In Ayurveda, health is described as the flow of nature through our bodies. When the body is working optimally, the flow is strong and the body is working with ease. In this state, there are no blockages in the systems, and digestion of food, fluids and sensory experiences is smooth.

We have to pay attention to our bodies at all times. The environment and nature around us has a huge influence on our mind and body. Any excess of food or fluids will lead to an imbalance, as well as any excessive exercise or sleep. We have to keep the balance within our body.

This is why paying attention to the season, and what we eat in the seasons, is so important. The seasons are defined by different characteristics, and we need to be balancing our nutrition with these characteristics.


Summer is defined by the constitution of Pitta, and the characteristics are hot, light, sharp and intense. We therefore need to bring in the opposite characteristics with our foods, such as cool, heavy, bland food. Excessive use of spices will lead to an imbalance as summer is already hot.

Mother nature provides us with all the balance that we need with the summer fruits and veggies. Watermelon, fennel, grapes, cucumber, leafy green vegetables, and mint are all in season and very cooling foods. We are looking for sweet, bitter and astringent tastes, so summer salads are great at this time of year.


Autumn is defined by the Vatta dosha, and is characterized by the qualities of cold, dry and rough. We need to counter these qualities with tastes that are sweet, sour and salty. Salt increases the water in our bodies, which is important for this dry season.

During autumn, the vegetables in season are root veggies such as beets, carrots, potatoes – these all allow us to feel grounded. Warm, moist and heavy foods are imoprtnant, so you want to be cooking soups and stews. A good supply of healthy fats from nuts and nut butters is also important. Avoid salads in this season as this only aggravated the rough quality of autumn and will cause an imbalance in our bodies.


This is the Kapha season, defined by moist and heavy qualities as we come out of winter. There is a slowness and sluggishness as the world is drying and we are emerging from the cold months. With the heaviness, we want to avoid more heavy and moist food. Rather opt for hot, dry and light foods that are less oily – so baked and broiled foods.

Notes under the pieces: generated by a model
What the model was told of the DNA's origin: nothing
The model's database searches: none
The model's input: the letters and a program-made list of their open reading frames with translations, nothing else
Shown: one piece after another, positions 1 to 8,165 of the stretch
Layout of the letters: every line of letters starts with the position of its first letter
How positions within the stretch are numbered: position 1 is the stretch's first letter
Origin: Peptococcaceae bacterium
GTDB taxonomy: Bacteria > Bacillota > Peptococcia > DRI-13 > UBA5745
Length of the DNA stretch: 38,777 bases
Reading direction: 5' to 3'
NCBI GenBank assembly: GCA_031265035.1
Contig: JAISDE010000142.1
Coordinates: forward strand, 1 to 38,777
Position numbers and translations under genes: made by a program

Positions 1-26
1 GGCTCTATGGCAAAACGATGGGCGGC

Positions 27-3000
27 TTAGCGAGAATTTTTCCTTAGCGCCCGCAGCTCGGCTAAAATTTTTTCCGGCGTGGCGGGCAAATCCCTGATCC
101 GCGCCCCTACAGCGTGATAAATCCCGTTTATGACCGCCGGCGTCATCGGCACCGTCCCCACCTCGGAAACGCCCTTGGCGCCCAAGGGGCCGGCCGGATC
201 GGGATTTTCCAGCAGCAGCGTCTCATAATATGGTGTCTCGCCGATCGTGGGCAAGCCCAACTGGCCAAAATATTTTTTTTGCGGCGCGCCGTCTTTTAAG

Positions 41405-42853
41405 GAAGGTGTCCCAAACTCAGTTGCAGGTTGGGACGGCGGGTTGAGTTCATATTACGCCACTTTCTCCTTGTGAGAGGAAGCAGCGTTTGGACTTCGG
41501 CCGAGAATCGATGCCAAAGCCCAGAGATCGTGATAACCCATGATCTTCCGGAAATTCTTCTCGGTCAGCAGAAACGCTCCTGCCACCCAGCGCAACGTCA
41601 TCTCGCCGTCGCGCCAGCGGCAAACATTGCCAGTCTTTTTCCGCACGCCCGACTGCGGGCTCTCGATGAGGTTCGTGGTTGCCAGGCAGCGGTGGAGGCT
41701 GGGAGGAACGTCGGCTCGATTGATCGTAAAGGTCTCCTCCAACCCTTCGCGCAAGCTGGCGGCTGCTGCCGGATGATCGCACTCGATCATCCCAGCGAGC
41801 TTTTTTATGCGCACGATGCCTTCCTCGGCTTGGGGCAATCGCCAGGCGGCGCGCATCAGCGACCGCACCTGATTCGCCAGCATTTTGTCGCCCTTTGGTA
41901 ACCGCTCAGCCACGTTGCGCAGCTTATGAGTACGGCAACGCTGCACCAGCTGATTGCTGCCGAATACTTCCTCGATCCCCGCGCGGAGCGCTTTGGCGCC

Foods that have more spices will spark the digestive system and spices like cardamom, turmeric and cloves are all good. Limit sweet and sour tastes, and avoid salt as this will lead to retaining moisture. Herbal teas are important at this time of the year and drinking lemon with ginger in the mornings will kickstart your digestive system. Cinnamon is a great spice as it is warming, it balances blood sugar and reduces the craving for sweet, sugary foods.

I absolutely love the Ayurvedic approach to nutrition. It is simple and straightforward, and so in line with our natural being. When we start eating according to what allows our body to flow, it becomes a lot easier to maintain healthy habits.

Have a great day.

Lots of light and love xx

Join the Conversation

1 Comment

Leave a comment

Fill in your details below or click an icon to log in: Logo

You are commenting using your account. Log Out /  Change )

Google photo

You are commenting using your Google account. Log Out /  Change )

Twitter picture

You are commenting using your Twitter account. Log Out /  Change )

Facebook photo

You are commenting using your Facebook account. Log Out /  Change )

Connecting to %s

This site uses Akismet to reduce spam. Learn how your comment data is processed.

%d bloggers like this: